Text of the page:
Muslim-American Ilhan Omar says she ‘unequivocally’ apologises after critics claimed she tweeted anti-Semitic trope.
Muslim-American congresswoman Ilhan Omar “unequivocally” apologised on Monday for a tweet criticising a pro-Israel lobbyist group, after the post prompted reams of criticism from Republicans and many Democrats.
“Anti-Semitism is real and I am grateful for Jewish allies and colleagues educating me on the painful history of anti-Semitic tropes,” Omar, one of the first Muslim women elected to Congress, said in a statement posted on Twitter.
“We have to always be willing to step back and think through criticism, just as I expect people to hear me when others attack me for my identity,” she continued.
“This is why I unequivocally apologise,” Omar said, adding that she “reaffirm[s]” the “problematic role of lobbyists in our politics, whether it be AIPAC, the [National Rifle Association] or the fossil fuel industry”.
Omar’s statement came after a wave of criticism from Republicans and many Democrats, in which they called on her to apologise for using “anti-Semitic tropes”.
The debacle erupted after Omar retweeted a post by Glenn Greenwald, a blogger at The Intercept, media pundit and frequent guest on Fox News programmes such as Tucker Carlson Tonight.
In that tweet, Greenwald criticised a leading Republican, Kevin McCarthy, for threatening “punishment” of Omar and fellow Muslim-American politicians Rashida Tlaib “over their criticisms of Israel”.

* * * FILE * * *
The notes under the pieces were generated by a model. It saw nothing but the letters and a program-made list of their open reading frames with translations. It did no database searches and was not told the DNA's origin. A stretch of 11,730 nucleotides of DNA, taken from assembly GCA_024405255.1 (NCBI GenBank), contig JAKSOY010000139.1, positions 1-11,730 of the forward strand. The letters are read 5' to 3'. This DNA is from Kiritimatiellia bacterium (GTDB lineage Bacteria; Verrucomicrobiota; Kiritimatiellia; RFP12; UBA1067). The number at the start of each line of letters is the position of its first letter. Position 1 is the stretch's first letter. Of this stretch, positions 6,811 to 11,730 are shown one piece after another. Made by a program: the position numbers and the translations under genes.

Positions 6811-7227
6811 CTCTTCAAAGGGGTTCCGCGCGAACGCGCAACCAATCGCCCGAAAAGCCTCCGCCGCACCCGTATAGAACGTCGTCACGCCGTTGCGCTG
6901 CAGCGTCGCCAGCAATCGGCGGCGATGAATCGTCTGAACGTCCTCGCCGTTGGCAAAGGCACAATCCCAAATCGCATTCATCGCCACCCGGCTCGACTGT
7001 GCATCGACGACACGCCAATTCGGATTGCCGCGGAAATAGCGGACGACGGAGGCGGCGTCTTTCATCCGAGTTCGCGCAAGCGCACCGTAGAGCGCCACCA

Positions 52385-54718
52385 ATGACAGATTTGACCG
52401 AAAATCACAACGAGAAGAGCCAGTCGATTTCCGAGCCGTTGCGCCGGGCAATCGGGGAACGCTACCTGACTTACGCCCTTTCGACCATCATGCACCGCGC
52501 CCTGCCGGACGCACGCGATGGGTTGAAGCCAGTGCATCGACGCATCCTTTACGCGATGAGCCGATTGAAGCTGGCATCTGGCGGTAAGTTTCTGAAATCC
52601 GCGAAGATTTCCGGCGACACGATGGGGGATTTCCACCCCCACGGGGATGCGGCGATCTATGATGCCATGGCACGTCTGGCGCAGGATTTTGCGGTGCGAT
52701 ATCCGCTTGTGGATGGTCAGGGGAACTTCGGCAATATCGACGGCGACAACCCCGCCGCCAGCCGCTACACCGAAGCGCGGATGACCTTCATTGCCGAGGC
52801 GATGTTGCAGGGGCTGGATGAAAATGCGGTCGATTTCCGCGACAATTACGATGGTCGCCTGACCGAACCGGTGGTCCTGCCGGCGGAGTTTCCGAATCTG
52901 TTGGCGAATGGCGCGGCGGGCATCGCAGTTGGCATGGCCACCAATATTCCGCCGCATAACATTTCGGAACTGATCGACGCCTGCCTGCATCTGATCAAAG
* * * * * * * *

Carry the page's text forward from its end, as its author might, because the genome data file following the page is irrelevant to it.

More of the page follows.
While quoting Greenwald’s post in a tweet, Omar wrote: “It’s all about the Benjamins baby” followed by music note emojis.
In response, Batya Ungar-Sargon, an opinions editor at The Forward, criticised Omar, “Would love to know who @IlhanMN thinks is paying American politicians to be pro-Israel, though I think I can guess. Bad form, Congresswoman. That’s the second anti-Semitic trope you’ve tweeted.”
Omar then responded to Ungar-Sargon in a tweet, saying only: “AIPAC!”
AIPAC, or the American Israel Public Affairs Committee, is a pro-Israel lobbying group. While it is barred from directly donating to candidates, it encourages its more than 100,000 members to do so and to be politically active.
One way the organisation has made a mark on Congress is through expense-paid trips to Israel, which are paid for by an affiliated nonprofit that does not have to disclose its donors. The popular weeklong excursions for members of Congress, their families and some senior staff can cost upward of $12,000 per person and are intended to “educate political leaders and influencers about the importance of the US – Israel relationship through firsthand experiences”.
Omar’s supporters dismissed accusations calling the new politicians anti-Semitic, while critics said her comments perpetuated an age-old anti-Semitic conspiracy theory that claims Jews use money to control politics from behind the scenes.
Others pointed out that many of the Republicans lashing out at Omar had promulgated anti-Semitic conspiracy theories in the past.
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